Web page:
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Over the previous months a number of monumental steps have been taken in implementing the goals and objectives of the Syrian Kids’ Rights (SKR) Project. The late Nelson Mandela once said, “education is the most powerful weapon one can use to change the world.” Mandela’s words fit perfectly with the perspective we ourselves hold at TI. Although as it stands we do not have the capacity to make significant changes to the world system, we can use education to make a difference to the future of those close to ourselves. Thus, sponsored by Tolerancy International (TI), providing education to the child refugees in Iraq is one such goal of the SKR project.

 

 

Approximately 235,000 Syrian refugees are presently living in the Kurdistan Region of Iraq (KRI). They are mainly aided by the local authorities of the Kurdistan Regional Government (KRG) and some international and local NGOs. The KRG authorities and those NGOs have located the Syrian refugees in the main cities Erbil, Sulymaniya and Duhok of KRI. Due to the conflict in Syria, the number of refugees is increasing rapidly and daily, and the situation in Syria indicates that at least one million Syrian children refugees are scattered throughout the region. In the beginning of the conflict, the KRG local authorities in collaboration with international NGOs were able to respond to the needs of the refugees by providing them with basic services, protection, and assistance. Despite the massive influx of families, some of them decided to move to the main Kurdish cities but are confronting very difficult circumstances. The basic living conditions inside the camps are troubling; refugees face a new, hostile environment.

 

 

 

We as TI are focusing mainly on the children at the Kewargosk refugee camp as a first step. This is due to the fact that the children are the most vulnerable within these settings not only because of the lack of resources, education, and services, but also because of the impact of violence and war in their lives. The refugee children need an immediate response and action to provide them with a basic, safe, and comfortable environment in which they can regain their physical, mental, and psychological health. The population of the Kewargosk camp is around 14,000, of which more than 60 percent are individuals below the age of 18.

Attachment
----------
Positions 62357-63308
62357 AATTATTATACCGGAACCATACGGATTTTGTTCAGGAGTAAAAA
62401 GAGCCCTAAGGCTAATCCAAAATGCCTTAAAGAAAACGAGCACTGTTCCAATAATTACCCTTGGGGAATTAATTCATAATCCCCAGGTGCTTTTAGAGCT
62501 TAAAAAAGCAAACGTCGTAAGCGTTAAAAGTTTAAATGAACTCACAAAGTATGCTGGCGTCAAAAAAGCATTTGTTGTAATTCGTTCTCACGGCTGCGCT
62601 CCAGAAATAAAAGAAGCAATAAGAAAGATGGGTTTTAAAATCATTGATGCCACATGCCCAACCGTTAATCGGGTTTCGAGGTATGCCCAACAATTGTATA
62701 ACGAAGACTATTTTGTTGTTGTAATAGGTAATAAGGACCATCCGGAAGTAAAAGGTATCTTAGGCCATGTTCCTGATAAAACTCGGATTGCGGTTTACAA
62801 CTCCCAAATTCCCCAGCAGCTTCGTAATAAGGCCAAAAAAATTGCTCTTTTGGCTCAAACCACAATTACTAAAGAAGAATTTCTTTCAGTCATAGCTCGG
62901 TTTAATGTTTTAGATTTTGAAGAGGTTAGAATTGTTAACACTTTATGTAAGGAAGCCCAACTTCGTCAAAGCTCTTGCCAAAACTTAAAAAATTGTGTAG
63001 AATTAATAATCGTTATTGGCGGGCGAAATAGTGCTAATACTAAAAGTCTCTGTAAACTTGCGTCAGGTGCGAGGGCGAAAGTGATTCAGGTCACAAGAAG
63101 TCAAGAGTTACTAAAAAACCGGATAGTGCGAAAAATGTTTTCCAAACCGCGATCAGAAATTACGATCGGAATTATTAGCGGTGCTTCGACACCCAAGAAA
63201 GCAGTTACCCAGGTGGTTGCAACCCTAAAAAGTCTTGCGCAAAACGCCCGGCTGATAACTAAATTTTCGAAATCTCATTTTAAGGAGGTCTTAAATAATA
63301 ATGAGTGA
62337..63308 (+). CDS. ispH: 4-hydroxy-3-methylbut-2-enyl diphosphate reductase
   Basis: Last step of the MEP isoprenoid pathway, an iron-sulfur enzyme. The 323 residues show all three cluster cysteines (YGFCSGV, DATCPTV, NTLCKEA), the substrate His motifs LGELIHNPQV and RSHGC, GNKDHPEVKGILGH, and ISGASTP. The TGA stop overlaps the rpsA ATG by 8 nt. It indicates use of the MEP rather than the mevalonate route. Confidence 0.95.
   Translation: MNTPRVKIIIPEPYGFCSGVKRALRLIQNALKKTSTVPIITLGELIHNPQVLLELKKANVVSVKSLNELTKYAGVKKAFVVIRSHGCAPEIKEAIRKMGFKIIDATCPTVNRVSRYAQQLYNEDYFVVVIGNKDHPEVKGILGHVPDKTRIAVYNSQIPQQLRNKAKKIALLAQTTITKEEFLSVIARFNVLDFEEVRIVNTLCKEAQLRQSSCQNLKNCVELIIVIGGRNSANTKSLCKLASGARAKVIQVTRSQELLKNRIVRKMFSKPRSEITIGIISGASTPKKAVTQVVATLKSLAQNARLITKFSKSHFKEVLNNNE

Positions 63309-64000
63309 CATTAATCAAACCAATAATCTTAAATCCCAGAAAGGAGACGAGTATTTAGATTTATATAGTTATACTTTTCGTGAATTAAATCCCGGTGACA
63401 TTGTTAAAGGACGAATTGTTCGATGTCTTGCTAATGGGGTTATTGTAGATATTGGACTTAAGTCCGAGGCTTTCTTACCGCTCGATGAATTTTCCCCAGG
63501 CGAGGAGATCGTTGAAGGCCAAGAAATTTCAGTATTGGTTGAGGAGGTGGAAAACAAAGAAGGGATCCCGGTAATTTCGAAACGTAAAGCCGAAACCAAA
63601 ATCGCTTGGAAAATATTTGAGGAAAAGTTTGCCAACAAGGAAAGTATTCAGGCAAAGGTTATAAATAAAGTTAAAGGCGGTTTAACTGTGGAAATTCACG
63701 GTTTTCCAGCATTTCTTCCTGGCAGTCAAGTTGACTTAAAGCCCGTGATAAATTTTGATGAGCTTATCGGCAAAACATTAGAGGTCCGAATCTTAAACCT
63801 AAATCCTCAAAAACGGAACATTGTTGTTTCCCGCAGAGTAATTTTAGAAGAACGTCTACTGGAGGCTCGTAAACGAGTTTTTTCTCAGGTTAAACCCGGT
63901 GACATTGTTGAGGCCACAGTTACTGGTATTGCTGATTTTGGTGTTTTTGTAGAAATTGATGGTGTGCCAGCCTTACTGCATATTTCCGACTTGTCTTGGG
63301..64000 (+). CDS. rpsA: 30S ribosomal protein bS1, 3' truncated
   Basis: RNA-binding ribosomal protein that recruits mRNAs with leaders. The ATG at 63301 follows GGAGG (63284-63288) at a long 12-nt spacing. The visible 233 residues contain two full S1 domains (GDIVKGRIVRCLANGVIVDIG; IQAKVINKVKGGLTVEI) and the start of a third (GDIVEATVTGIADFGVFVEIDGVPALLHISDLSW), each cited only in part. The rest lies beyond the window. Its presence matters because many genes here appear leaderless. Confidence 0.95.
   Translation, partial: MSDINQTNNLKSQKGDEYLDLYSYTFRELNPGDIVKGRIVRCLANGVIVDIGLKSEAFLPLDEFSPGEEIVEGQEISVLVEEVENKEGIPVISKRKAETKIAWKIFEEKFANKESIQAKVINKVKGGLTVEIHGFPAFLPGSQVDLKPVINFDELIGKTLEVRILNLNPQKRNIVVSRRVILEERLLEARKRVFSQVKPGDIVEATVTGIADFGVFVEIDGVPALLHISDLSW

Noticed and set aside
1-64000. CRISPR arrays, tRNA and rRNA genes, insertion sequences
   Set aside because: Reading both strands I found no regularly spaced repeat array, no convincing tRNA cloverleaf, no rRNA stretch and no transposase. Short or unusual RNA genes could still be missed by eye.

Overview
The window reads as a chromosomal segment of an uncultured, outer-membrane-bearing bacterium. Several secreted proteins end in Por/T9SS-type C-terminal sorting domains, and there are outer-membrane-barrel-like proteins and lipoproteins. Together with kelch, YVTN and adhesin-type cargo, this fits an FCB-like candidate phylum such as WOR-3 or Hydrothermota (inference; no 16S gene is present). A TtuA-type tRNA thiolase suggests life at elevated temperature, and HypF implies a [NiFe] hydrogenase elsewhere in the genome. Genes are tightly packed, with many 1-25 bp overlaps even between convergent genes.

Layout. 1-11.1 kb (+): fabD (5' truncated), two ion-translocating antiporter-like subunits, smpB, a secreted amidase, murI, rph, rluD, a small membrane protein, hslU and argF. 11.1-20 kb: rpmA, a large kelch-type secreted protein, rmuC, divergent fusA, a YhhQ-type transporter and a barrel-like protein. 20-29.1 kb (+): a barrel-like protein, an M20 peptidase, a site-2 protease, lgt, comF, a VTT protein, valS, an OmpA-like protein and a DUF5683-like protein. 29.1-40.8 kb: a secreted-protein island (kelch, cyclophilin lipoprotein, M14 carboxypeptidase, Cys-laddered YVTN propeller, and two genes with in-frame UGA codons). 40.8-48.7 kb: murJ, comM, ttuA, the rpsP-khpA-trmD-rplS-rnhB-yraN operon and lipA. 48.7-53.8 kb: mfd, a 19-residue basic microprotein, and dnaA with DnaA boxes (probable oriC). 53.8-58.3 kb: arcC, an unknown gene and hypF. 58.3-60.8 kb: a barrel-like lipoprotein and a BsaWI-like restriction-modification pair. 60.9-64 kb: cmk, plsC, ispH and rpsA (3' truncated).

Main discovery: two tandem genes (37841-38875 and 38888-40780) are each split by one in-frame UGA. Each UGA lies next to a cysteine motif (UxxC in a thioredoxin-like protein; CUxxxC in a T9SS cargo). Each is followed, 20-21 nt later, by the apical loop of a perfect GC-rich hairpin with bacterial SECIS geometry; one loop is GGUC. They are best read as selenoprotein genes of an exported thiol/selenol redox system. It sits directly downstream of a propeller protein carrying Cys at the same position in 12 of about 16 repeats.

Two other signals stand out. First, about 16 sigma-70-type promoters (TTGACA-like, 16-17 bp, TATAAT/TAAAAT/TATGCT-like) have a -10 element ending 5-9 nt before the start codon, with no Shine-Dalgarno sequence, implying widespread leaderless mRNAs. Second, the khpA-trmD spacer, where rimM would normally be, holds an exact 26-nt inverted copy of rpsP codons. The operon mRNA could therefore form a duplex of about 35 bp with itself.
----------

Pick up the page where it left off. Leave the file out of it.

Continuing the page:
As aforementioned we have made several advances as part of the SKR project in providing education to the children at Kewargosk. Firstly, we have made a number of formal agreements with key colleges in Erbil, including the College of Engineering at Salahaddin University and the College of Medicine at the Hawler Medical University. We are also looking to cooperate with the University of Kurdistan Hawler as a means of obtaining student volunteers for the project. We are very grateful to the deans of these faculties for all their support and to the student bodies within these colleges.

 

 

 

Secondly, we have come to a formal agreement with the Kurdistan Students’ Union in Erbil as a means to gaining volunteers for the project, advertising our project internally and in receiving assistance related to the logistics of taking students to the Kewargosk refugee camps. We thank the Kurdistan Students’ Union and hope that together we can provide some basic needs to the Syrian child refugees at the Kewargosk camp and in general.

 

 

 

Thirdly, on December 12, 2013, we held our first workshop at the Hawler Medical University’s College of Medicine with the help of IFMSA-Kurdistan. The workshop was run through Skype-conference thanks to the support of Cesiah Alcaraz, a supporter of the SKR project and an expert in handling child refugees. Around 40 students attended of which 25 have put their names down to go to the camps to teach what they have learned to the child refugees at Kewargosk. We thank them all for their hard work and dedication to their fellow human beings, they stand to embody the key principles of tolerance, peace and brotherhood that drives our work at TI. Moreover, it must be noted that this would not have been possible without the support and assistance of Daryan Jamal, a student at the university and a SKR project coordinator at the college and Haval Mohammed Salih, a Masters student in civil engineering in Malaysia and a new member of the SKR project.

 

 

 

This brings us to the final point of progression and that is the number of individuals that have contributed to the SKR project or who have joined in recent months both in Iraq and Internationally. We have members from Portugal, France, the Netherlands, the United States, Mexico, Australia, Malaysia and in Iraq and it continues to grow. A full list of these members will be placed on the website in the days to come.

 

 

 

Due to the holiday break and student exams our direct efforts to take students to the Kewargosk refugee camp has been halted considerably as of late. However, with these coming to an end at the end of January, February is looking like the month in which TI’s SKR project will officially kicks off. If you wish to be part of it please do not hesitate to contact us via the contact details provided below:

 

 

 

Name: Kara Ali Eskerie

 

Title: Assistant Project Manager

 

Iraqi Phone Number: 00 964 751 042 5028

 

Australia Phone Number: 00 61 410 984 814

 

E-mail: This email address is being protected from spambots. You need JavaScript enabled to view it.

 

 

 

 

 

 

 

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